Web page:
Menendez won’t step down despite bribery charges

(The Center Square) — A defiant U.S. Sen. Bob Menendez of New Jersey said Monday he will seek another term despite federal bribery charges alleging he and his wife accepted cash and gold in exchange for exerting political influence.

Speaking at a press briefing in Union City, the top New Jersey Democrat said he won’t resign from office and says federal prosecutors “got it wrong” with the indictments charging him with bribery and other federal offenses. Menendez was mayor in Union City and a state assemblyman before his last three decades in Washington, from 1993-2006 in the House of Representatives, and since then in the Senate.

“I recognize this will be the biggest fight yet, but as I have stated throughout this whole process, I firmly believe that when all the facts are presented, not only will I be exonerated but I will still be New Jersey’s senior senator,” Menendez told reporters. “Prosecutors get it wrong sometimes. Sadly, I know that.”

On Friday, federal prosecutors in the Southern District of New York unsealed a 39-page indictment accusing Menendez and his wife, Nadine, of accepting “hundreds of thousands of dollars” in bribes in exchange for using his political influence to benefit the Egyptian government and business associates in New Jersey.

Menendez and his wife received bribes including cash, gold, luxury vehicles and vacations, help with mortgage payments and other forms of compensation, prosecutors say. Federal agents said a search of his home found more than $480,000 in cash – some of it in envelopes stuffed into a jacket with his name on it – gold bars and a Mercedes Benz.

The indictment says he sought to sway Democratic President Joe Biden’s choice of a top federal prosecutor in New Jersey to benefit one of his business associates, and to pressure the U.S. Department of Agriculture to help an Egyptian businessman preserve a monopoly over the U.S. Halal market, among other claims in the three-count indictment.

Menendez told reporters on Monday that for more than 30 years he has withdrawn “thousands of dollars” in cash from personal bank account for “emergencies” and “because of the history of my family facing confiscation in Cuba.”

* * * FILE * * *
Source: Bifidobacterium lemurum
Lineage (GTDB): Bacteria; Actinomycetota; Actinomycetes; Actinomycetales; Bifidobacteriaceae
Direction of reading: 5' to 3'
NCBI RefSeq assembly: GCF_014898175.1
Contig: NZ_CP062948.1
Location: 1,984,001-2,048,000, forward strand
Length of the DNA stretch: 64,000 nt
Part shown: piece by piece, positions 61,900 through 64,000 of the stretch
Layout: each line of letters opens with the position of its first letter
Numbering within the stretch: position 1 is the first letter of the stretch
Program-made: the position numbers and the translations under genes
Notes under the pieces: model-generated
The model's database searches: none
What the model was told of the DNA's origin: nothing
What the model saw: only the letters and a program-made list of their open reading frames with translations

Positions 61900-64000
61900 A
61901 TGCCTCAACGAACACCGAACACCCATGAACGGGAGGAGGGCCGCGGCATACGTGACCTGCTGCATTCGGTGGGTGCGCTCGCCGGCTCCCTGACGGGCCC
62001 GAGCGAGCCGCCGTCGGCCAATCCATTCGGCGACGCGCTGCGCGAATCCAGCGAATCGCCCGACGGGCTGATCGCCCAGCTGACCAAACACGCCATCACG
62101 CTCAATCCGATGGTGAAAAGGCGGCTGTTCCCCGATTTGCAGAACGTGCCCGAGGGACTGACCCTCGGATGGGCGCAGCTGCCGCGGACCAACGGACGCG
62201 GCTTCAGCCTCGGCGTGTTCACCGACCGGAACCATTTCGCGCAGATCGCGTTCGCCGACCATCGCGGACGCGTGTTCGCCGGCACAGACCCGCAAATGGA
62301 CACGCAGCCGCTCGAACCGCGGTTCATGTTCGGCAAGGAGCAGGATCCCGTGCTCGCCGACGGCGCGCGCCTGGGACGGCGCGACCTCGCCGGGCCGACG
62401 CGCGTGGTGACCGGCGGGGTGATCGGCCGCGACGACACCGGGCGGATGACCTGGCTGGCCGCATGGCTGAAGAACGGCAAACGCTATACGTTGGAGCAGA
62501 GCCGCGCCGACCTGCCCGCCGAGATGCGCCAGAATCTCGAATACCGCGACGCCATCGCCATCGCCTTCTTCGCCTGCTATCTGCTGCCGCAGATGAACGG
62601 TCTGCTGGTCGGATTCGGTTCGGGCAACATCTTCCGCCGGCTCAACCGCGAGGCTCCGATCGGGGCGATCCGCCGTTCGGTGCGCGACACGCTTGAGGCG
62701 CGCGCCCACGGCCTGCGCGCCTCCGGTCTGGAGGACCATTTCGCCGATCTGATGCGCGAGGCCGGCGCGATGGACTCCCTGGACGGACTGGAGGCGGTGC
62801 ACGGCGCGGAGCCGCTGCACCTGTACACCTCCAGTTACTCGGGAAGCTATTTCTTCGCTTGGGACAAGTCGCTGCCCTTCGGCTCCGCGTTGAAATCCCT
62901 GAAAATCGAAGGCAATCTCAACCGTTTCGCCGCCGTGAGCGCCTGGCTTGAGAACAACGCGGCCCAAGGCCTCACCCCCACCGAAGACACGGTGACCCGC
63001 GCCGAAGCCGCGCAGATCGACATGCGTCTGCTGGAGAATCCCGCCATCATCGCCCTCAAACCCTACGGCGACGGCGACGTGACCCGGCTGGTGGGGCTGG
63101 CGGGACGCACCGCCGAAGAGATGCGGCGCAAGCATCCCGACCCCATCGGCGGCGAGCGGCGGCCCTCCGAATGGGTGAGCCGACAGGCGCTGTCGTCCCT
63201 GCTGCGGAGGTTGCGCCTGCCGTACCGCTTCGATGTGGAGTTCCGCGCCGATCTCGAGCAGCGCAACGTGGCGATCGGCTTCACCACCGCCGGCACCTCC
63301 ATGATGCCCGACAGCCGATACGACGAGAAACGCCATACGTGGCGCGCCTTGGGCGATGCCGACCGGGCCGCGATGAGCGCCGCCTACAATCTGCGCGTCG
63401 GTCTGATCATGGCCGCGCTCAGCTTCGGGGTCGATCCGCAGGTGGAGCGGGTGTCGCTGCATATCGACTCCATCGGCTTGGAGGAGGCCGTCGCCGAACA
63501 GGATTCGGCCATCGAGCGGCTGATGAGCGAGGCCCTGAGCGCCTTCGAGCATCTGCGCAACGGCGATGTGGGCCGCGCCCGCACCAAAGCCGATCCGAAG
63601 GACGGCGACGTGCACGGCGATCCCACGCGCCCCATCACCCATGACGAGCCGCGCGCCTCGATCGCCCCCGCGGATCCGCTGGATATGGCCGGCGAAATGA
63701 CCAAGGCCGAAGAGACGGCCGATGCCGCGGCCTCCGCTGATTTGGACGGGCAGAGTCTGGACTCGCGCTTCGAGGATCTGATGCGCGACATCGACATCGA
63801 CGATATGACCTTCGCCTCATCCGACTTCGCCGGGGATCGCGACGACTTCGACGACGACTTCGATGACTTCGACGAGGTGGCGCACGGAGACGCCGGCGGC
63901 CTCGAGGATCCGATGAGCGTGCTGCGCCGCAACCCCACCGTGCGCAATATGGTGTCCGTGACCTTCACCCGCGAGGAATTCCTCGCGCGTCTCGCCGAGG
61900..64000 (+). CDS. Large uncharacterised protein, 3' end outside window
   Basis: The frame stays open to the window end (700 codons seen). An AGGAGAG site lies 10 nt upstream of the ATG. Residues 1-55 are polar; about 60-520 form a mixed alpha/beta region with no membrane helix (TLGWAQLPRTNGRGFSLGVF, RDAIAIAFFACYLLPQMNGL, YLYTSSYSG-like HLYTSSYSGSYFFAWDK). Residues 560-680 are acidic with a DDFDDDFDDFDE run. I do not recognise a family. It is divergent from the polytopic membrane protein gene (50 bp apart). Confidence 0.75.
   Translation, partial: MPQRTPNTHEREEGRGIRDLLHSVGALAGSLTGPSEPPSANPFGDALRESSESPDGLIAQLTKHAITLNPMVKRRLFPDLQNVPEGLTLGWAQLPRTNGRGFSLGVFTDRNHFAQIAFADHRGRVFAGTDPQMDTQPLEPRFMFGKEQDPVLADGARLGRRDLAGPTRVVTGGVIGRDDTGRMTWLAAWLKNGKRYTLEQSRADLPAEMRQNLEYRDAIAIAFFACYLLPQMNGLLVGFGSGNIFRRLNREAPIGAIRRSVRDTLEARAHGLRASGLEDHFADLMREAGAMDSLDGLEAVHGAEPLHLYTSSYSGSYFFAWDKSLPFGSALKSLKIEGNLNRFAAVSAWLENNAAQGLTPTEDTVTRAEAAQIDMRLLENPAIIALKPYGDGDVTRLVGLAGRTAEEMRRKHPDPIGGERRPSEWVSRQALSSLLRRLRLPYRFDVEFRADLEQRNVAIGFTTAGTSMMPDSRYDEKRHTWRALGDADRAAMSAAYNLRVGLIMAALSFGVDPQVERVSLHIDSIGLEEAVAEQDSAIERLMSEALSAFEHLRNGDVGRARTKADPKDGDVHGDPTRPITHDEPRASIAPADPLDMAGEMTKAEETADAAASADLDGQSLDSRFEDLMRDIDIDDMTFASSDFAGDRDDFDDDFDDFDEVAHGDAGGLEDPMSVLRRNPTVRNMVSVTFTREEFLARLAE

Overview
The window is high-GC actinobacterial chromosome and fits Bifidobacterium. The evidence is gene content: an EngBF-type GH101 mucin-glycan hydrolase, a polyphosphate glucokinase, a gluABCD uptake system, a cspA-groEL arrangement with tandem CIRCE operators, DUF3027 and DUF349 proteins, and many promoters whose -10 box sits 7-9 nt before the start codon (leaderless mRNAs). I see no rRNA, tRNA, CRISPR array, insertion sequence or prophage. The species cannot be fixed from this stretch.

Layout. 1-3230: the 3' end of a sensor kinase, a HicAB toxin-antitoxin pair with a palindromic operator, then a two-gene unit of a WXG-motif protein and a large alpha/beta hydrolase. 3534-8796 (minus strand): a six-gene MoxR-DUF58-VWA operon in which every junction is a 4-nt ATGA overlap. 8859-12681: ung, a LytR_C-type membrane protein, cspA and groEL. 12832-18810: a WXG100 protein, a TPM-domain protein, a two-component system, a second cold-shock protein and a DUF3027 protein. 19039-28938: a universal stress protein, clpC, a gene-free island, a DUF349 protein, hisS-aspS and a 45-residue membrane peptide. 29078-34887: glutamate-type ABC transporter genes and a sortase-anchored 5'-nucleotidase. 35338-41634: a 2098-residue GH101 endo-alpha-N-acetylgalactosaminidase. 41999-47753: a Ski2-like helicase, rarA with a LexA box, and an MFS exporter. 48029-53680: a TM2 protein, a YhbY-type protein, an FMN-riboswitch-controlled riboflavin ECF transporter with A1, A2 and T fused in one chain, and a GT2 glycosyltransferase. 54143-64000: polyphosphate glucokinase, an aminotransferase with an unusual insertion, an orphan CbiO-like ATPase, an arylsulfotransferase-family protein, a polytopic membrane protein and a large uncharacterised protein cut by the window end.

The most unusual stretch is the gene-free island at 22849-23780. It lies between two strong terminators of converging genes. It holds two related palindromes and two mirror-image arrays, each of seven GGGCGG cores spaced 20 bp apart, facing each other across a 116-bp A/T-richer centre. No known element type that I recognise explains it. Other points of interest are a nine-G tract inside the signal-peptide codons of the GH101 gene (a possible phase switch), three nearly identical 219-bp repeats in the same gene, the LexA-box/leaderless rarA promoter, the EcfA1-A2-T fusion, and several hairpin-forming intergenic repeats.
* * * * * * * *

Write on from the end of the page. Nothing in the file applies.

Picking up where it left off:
“Now this may seem old-fashioned, but these were monies drawn from my personal savings account based on the income that I have lawfully derived over those 30 years,” he said.

Menendez temporarily stepped aside as chairman of the powerful Foreign Relations Committee on Friday, as required by ethics rules adopted by Senate Democrats.

Over the weekend, a string of top Democrats called on Menendez to resign during appearances on cable and network news shows.

New Jersey Gov. Phil Murphy chimed into a chorus of Democrats from Menendez’ home state urging him to step down, calling the indictments “deeply disturbing.”

“Under our legal system, Senator Menendez and the other defendants have not been found guilty and will have the ability to present evidence disputing these charges, and we must respect the process,” Murphy, a Democrat, said in a statement. “However, the alleged facts are so serious that they compromise the ability of Senator Menendez to effectively represent the people of our state. Therefore, I am calling for his immediate resignation.”

On Saturday, Rep. Andy Kim, a third-term Democrat from South Jersey, announced that he will challenge Menendez in next year’s Democratic primary.

This is the second time Menendez has been indicted on allegations of bribery while a senator. In 2015, he was charged with illegally accepting favors from a Florida physician, including trips on a private jet, vacations to Paris and more than $700,000 in political contributions.

The case ended in a mistrial after jurors were unable to reach a unanimous verdict. Following the mistrial, a federal judge in 2018 acquitted Menendez and co-defendant Dr. Salomon Melgen of several of the charges. The Justice Department dropped the remaining charges against the senator.

Menendez is up for reelection in the 2024 elections when Democrats will be seeking to retain control of the Senate. In 2018, he was elected to a third term with 54% of the vote, according to New Jersey election results.

During Monday’s press briefing, Menendez defended his record in the Senate and ticked off a list of accomplishments ranging from health care reforms to sponsoring legislation benefiting veterans.

“Some of the people who are calling for my resignation for political reasons say I have lost the trust of the people of New Jersey,” he said. “That couldn’t be more wrong.”

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